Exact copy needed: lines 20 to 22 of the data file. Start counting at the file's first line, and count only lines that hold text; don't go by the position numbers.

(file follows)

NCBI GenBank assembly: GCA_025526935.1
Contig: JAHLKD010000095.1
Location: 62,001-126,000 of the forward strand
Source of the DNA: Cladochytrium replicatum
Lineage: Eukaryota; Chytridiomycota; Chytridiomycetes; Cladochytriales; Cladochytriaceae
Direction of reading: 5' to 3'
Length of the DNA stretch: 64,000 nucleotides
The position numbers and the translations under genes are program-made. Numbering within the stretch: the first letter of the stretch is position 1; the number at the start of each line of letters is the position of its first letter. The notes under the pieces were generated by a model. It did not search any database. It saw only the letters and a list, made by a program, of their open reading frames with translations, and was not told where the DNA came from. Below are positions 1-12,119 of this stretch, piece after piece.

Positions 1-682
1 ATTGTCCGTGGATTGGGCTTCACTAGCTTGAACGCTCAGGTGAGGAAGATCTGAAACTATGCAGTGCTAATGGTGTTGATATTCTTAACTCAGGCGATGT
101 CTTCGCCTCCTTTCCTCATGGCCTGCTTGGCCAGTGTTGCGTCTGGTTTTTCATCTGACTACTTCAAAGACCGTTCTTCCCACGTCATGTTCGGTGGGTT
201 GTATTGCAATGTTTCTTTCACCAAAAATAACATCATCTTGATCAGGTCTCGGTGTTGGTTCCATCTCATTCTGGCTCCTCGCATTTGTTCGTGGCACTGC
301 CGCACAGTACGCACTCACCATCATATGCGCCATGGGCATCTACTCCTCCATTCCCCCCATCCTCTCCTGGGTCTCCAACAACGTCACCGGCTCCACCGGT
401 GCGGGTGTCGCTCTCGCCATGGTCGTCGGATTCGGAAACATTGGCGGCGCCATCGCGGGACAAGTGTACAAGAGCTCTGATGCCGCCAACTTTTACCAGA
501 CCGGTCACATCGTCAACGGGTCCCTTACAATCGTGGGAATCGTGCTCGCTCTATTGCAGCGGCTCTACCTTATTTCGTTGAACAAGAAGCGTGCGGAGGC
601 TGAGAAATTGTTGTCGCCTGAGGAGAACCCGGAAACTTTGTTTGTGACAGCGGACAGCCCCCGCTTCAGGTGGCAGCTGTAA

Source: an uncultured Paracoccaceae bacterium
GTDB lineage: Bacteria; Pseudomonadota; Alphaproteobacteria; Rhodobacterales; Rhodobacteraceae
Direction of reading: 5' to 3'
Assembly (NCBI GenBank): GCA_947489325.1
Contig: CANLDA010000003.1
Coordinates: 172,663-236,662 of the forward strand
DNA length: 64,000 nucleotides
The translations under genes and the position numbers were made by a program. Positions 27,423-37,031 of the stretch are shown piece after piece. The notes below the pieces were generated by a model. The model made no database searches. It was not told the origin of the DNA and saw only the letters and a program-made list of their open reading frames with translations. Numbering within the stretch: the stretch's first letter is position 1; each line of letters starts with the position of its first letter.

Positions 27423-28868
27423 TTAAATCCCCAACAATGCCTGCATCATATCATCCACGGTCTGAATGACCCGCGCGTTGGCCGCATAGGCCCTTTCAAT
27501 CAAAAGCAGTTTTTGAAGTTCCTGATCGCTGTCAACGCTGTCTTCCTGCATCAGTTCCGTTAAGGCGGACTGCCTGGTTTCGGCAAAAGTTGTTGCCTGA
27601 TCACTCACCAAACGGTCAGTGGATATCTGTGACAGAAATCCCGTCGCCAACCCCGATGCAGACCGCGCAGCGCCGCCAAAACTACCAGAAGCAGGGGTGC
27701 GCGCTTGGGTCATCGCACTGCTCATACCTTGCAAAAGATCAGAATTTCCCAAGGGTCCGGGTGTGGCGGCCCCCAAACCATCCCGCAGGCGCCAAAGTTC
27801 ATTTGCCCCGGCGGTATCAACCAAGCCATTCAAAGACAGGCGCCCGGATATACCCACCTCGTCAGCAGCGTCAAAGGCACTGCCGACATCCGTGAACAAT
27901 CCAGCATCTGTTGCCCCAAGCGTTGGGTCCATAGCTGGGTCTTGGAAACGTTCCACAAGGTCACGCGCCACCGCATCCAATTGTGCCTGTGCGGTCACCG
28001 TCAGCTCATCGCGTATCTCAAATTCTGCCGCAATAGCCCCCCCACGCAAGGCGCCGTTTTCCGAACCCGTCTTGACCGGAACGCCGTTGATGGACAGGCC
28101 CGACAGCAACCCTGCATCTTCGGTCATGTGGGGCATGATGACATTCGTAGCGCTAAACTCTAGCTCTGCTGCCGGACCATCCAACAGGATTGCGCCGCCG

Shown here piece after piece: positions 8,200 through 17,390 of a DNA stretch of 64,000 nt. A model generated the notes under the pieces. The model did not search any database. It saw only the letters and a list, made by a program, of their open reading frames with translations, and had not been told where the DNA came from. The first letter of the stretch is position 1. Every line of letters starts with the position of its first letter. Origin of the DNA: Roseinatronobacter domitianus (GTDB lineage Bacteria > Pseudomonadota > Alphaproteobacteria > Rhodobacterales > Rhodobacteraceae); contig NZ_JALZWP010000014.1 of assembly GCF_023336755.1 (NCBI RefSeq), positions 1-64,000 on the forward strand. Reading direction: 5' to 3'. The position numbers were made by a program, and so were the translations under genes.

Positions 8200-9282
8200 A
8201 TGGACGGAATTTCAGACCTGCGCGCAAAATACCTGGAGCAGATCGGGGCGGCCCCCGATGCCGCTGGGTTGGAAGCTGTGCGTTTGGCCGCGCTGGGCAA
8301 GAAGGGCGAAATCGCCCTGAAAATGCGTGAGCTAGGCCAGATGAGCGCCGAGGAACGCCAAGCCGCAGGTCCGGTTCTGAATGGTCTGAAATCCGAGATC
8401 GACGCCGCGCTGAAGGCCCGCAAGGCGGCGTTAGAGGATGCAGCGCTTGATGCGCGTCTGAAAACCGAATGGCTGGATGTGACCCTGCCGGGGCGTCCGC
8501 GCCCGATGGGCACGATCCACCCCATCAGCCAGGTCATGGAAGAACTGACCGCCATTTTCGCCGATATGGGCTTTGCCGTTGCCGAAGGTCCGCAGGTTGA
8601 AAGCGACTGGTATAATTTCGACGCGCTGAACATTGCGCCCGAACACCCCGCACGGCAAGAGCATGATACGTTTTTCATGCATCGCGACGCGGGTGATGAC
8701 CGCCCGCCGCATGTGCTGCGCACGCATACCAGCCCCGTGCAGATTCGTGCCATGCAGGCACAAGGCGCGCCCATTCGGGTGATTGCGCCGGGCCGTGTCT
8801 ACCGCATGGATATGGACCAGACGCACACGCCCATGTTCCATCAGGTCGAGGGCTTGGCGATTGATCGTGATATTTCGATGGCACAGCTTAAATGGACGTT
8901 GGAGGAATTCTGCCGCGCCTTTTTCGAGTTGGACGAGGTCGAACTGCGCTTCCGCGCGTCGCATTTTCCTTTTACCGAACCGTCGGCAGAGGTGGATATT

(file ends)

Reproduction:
Assembly (NCBI GenBank): GCA_947489325.1
Contig: CANLDA010000003.1
Coordinates: 172,663-236,662 of the forward strand